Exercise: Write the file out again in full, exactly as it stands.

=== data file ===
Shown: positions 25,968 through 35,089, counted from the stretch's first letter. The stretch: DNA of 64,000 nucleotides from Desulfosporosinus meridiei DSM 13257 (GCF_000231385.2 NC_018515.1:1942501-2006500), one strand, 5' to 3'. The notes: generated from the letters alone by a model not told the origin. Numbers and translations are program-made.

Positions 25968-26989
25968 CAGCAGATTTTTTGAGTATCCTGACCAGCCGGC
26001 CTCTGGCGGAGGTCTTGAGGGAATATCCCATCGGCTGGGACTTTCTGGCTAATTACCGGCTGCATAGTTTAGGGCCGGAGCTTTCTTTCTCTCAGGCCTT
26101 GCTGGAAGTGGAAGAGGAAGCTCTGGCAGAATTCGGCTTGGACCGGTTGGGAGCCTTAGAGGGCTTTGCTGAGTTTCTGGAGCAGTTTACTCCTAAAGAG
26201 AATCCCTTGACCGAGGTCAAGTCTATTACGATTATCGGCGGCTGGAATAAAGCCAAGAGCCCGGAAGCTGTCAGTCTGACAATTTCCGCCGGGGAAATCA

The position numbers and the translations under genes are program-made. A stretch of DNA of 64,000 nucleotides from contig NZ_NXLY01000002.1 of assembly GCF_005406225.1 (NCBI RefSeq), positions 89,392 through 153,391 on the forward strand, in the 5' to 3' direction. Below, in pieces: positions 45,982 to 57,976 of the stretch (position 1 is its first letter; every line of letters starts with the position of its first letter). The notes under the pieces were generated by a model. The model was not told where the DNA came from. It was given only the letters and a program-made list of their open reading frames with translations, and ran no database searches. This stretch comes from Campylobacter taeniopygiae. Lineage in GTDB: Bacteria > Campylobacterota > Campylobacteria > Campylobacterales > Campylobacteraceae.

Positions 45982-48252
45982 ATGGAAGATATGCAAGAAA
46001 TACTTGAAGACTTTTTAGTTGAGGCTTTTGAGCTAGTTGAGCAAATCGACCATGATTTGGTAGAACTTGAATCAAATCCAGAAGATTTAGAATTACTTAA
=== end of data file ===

Shown: positions 25,968 through 35,089, counted from the stretch's first letter. The stretch: DNA of 64,000 nucleotides from Desulfosporosinus meridiei DSM 13257 (GCF_000231385.2 NC_018515.1:1942501-2006500), one strand, 5' to 3'. The notes: generated from the letters alone by a model not told the origin. Numbers and translations are program-made.

Positions 25968-26989
25968 CAGCAGATTTTTTGAGTATCCTGACCAGCCGGC
26001 CTCTGGCGGAGGTCTTGAGGGAATATCCCATCGGCTGGGACTTTCTGGCTAATTACCGGCTGCATAGTTTAGGGCCGGAGCTTTCTTTCTCTCAGGCCTT
26101 GCTGGAAGTGGAAGAGGAAGCTCTGGCAGAATTCGGCTTGGACCGGTTGGGAGCCTTAGAGGGCTTTGCTGAGTTTCTGGAGCAGTTTACTCCTAAAGAG
26201 AATCCCTTGACCGAGGTCAAGTCTATTACGATTATCGGCGGCTGGAATAAAGCCAAGAGCCCGGAAGCTGTCAGTCTGACAATTTCCGCCGGGGAAATCA

The position numbers and the translations under genes are program-made. A stretch of DNA of 64,000 nucleotides from contig NZ_NXLY01000002.1 of assembly GCF_005406225.1 (NCBI RefSeq), positions 89,392 through 153,391 on the forward strand, in the 5' to 3' direction. Below, in pieces: positions 45,982 to 57,976 of the stretch (position 1 is its first letter; every line of letters starts with the position of its first letter). The notes under the pieces were generated by a model. The model was not told where the DNA came from. It was given only the letters and a program-made list of their open reading frames with translations, and ran no database searches. This stretch comes from Campylobacter taeniopygiae. Lineage in GTDB: Bacteria > Campylobacterota > Campylobacteria > Campylobacterales > Campylobacteraceae.

Positions 45982-48252
45982 ATGGAAGATATGCAAGAAA
46001 TACTTGAAGACTTTTTAGTTGAGGCTTTTGAGCTAGTTGAGCAAATCGACCATGATTTGGTAGAACTTGAATCAAATCCAGAAGATTTAGAATTACTTAA